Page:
At its final meeting of the year, AMS Council voted to defer revisions of the society’s respectful workplace and sexualized violence policies, extending a two-year review following student criticism.
On the agenda were two revised policies for Council approval — PC1, which outlines respectful workplace conduct, and PC2, which includes internal procedures for disclosing and responding to sexual misconduct.
Both policies apply to all AMS members, clubs, non-student staff and subsidiaries.
The policies have been under review since September 2021 and were both passed in 2019 with a requirement for review every two years.
In December 2022, AMS President Eshana Bhangu said the AMS was working on making the policies more accessible for students and ensuring they were legally sound as they affect AMS employees.
Bhangu also hoped the revised policies would be approved by the middle of term — but it took until last night for drafts to be presented to Council for approval.
One notable change in the PC2 revision is the investigation process for reports of sexual misconduct brought forward by AMS members. Rather than going to the Operations Committee — as stated under current policy — the draft said investigations will be overseen by the AMS Ombudsperson or an independent third party.
At the meeting, several students spoke against the drafts — including Dana Turdy, who had previously worked on the review process as AMS strategy and governance lead and VP academic and university affairs. Turdy went on leave from the VP role in January.
Turdy said she did not see the work of the AMS policy advisor or the views of consulted groups like the AMS Sexual Assault Support Centre (SASC) reflected in the drafts being proposed.
Bhangu said that the drafts had been revised several times by lawyers and human resources professionals, but that there was “a lot of overlap” between the versions.
Daniel Anene-Akosa, the current president of the Student Legal Fund Society, said the PC2 draft did not meet minimum standards for sexual violence policies which the AMS has endorsed, including protections from gag orders and a two-year policy review period.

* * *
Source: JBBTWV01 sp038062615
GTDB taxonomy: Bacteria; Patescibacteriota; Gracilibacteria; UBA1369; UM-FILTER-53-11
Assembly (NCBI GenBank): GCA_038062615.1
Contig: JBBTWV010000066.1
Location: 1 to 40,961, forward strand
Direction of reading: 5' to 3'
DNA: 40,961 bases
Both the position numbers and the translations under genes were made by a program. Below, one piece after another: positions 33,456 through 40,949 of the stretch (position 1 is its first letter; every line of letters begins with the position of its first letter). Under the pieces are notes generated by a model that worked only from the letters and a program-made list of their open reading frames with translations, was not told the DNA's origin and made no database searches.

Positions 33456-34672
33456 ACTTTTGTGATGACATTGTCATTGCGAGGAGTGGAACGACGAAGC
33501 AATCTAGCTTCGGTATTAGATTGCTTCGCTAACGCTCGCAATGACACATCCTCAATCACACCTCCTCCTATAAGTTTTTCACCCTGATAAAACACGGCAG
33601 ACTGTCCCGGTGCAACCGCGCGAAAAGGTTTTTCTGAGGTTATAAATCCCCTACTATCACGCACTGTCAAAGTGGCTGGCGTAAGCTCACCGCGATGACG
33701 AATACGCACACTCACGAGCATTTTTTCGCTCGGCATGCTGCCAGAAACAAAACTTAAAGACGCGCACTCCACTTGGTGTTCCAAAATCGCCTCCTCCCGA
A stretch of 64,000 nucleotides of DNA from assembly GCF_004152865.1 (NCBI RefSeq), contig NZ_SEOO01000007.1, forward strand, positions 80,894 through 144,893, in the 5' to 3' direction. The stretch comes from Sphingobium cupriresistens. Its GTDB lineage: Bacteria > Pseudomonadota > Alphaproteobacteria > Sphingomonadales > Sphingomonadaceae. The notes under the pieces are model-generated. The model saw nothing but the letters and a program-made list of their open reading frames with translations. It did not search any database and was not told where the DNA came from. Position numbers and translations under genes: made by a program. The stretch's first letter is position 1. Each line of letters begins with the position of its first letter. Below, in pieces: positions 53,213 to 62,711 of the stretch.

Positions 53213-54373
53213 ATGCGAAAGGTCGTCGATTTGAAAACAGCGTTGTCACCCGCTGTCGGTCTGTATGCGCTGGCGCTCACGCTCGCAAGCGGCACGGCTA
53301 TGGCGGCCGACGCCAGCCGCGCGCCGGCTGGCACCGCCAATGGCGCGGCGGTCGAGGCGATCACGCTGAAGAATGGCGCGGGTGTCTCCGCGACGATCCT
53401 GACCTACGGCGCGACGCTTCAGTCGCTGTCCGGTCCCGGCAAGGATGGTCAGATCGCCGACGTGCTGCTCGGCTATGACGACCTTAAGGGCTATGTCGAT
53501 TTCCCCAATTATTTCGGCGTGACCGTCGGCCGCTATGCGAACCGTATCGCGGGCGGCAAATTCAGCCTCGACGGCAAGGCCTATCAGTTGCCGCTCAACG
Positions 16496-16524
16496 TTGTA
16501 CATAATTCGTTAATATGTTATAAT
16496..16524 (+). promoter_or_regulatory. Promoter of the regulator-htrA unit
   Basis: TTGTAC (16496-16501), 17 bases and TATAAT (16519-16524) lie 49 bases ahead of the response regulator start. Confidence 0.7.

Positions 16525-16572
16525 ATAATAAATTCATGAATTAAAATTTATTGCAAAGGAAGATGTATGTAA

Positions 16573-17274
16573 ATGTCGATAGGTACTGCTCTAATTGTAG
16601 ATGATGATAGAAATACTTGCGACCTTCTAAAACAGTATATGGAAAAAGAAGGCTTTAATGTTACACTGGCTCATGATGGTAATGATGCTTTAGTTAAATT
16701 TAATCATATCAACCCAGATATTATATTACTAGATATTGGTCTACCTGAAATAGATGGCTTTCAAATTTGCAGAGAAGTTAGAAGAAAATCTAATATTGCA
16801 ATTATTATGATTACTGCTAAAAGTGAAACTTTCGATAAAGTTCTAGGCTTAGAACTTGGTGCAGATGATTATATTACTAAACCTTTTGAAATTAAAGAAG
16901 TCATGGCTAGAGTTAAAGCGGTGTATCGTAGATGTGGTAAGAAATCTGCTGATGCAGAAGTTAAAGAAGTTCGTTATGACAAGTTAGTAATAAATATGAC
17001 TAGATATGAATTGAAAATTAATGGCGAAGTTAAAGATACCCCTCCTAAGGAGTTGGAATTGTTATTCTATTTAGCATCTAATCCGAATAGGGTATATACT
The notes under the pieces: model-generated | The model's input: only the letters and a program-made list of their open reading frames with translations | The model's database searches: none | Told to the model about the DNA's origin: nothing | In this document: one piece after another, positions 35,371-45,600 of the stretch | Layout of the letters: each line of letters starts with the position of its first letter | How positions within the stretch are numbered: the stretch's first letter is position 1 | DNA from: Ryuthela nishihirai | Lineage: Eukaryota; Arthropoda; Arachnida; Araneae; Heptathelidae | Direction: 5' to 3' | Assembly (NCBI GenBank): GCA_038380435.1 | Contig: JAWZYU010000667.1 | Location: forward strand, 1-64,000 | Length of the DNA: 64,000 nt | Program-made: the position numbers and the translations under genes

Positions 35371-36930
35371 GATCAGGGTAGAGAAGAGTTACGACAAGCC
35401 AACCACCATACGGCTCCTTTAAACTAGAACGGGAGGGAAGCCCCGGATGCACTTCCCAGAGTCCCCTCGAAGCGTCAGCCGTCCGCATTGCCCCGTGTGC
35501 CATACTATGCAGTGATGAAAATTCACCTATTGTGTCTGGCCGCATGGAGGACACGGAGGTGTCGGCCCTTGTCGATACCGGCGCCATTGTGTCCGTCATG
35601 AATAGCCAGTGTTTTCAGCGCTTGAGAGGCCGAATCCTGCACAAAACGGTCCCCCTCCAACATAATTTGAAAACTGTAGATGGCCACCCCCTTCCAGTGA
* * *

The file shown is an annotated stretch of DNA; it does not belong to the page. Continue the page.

“I find it appalling that the AMS will demand the provincial government include minimum standards in provincial laws, but will not hold themselves or the executive to the same account,” he said.
VP External Erin Co said while the policy did not specifically mention gag orders it included similar confidentiality protections.
Two students, who did not provide their names, also criticized the addition of a clause in the PC2 draft which says individuals who make false claims of sexual violence “may be subject to corrective action.”
"[The false claims clause] adds a barrier to reporting sexual violence ... are we trying to make survivors feel as though they shouldn't come forward?," one student said.
Speakers and councilors also noted the limited time they had to review the drafts, which were posted publicly on the same day as the meeting.
Before Council could debate the policies, Bhangu moved to defer their approval to the next Executive Committee and Council, who start their terms on May 1.
She noted the lengthy review period and issues with the current policy PC2, in particular the investigation process for AMS members.
“There’s a lot that needs to be changed with the current policy,” she said.